When we see that they copied these emperor busts and otherwise used the Roman style to see the influence at the time of these emperors is easy. Sometimes the drawing technique is not the beats and we have to think of the small bracts that we magnify to really see the motif. On the other hand when we see the fine technique in filigree and using gold pearls we see they were skilled.

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 Reverses from Hove, Sognefjordane and Vika, Traundelag size 37 and 39 in diameter

These two together tell us about the armour of the "light cavalry" consisting of spear, short sword called "spatha" and originally from used by the Celt and so also the round shield. Observe the rings in the reins that must be Scandinavian style.

Of 12 golden medals made in Scandinavia 7 have a rider on the reverse. Another has a soldier with spear and shield at foot and two have a pair holding a trophy.

The averse from Vika

To think this motif is timeless is easy when we compare it with some find from Bronze Age and maybe earlier. The World Tree is symbol of continuous growth and the Family Tree that is always in mind of the lady at home. He brings home the trophy symbol of the gain and also on the Roman coins they use a ring as symbol.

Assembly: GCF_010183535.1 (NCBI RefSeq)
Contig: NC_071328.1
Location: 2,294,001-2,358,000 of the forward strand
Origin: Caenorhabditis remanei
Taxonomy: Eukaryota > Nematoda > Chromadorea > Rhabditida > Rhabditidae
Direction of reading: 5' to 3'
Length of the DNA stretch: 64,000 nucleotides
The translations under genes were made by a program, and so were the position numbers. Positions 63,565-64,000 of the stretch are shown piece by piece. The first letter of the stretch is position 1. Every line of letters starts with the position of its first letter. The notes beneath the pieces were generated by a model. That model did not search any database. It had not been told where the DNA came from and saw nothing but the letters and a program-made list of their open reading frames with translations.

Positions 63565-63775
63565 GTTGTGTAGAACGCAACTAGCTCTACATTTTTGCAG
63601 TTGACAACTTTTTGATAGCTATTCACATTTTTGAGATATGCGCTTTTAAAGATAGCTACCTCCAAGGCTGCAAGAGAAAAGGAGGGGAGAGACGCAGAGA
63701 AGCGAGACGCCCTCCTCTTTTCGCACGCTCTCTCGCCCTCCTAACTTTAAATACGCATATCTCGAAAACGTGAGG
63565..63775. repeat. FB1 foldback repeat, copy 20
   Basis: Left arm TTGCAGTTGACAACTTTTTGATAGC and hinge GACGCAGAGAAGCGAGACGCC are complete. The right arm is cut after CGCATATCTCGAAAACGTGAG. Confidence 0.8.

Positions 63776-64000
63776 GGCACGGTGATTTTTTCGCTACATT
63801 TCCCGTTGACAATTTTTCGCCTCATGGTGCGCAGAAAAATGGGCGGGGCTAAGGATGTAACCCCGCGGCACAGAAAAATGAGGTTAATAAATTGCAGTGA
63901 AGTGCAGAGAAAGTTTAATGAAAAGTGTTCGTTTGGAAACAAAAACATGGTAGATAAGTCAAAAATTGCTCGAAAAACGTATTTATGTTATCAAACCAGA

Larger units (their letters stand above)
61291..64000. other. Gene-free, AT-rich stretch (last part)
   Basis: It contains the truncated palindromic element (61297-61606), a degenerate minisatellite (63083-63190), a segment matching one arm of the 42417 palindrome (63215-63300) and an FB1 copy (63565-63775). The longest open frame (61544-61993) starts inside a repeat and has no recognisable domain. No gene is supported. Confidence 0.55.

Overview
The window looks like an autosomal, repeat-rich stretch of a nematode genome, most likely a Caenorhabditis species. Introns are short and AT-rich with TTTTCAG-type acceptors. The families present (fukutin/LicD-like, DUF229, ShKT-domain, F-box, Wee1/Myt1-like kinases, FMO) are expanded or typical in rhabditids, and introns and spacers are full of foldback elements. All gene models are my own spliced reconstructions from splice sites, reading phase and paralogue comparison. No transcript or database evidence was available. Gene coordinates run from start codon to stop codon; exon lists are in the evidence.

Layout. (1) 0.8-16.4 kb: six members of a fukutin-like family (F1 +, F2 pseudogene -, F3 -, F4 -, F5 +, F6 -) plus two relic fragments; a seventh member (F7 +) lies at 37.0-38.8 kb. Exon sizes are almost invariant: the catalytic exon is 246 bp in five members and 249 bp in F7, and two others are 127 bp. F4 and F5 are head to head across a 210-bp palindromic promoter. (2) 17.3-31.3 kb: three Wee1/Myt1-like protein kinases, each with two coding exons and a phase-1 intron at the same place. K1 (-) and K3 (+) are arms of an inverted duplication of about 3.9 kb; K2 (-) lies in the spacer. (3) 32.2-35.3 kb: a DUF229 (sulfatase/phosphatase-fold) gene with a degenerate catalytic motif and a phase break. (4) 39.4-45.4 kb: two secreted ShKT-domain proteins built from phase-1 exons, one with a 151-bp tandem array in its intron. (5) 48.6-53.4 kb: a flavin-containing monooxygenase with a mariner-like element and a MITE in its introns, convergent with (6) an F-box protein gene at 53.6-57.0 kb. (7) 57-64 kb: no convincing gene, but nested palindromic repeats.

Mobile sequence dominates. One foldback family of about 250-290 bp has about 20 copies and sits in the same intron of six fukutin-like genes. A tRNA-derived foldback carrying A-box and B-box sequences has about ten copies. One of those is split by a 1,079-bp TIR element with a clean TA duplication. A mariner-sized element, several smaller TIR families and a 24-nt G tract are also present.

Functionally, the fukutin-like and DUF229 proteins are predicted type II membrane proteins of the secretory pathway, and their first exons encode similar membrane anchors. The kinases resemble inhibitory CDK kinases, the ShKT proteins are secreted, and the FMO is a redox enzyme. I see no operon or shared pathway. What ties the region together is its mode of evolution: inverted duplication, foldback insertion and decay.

The trophy staff is also a Roman symbol and we see it in Scandinavian shape at the medal from Aak, Maure Norway. WE would perhaps call her goddess but in everyday life they were just role models or archetypes. We can read from Beowulf that the hero brought home the gold to the Queen of House and she gave him a ring for his work. Those verses are written long time after the happenings so the gold shines brighter and is more frequent than at the particular times.

On the copy from Aneby Smaaland the rider stands in front of a girl with twig like that on Vika. On the averse there is the bust and in front of that a serpent and it all strengthen the impression that fertility of their home was more important than gold. There is no good taste in gold and when it is eaten it is gone. But the guard tree and the fields at home renew the harvest every year.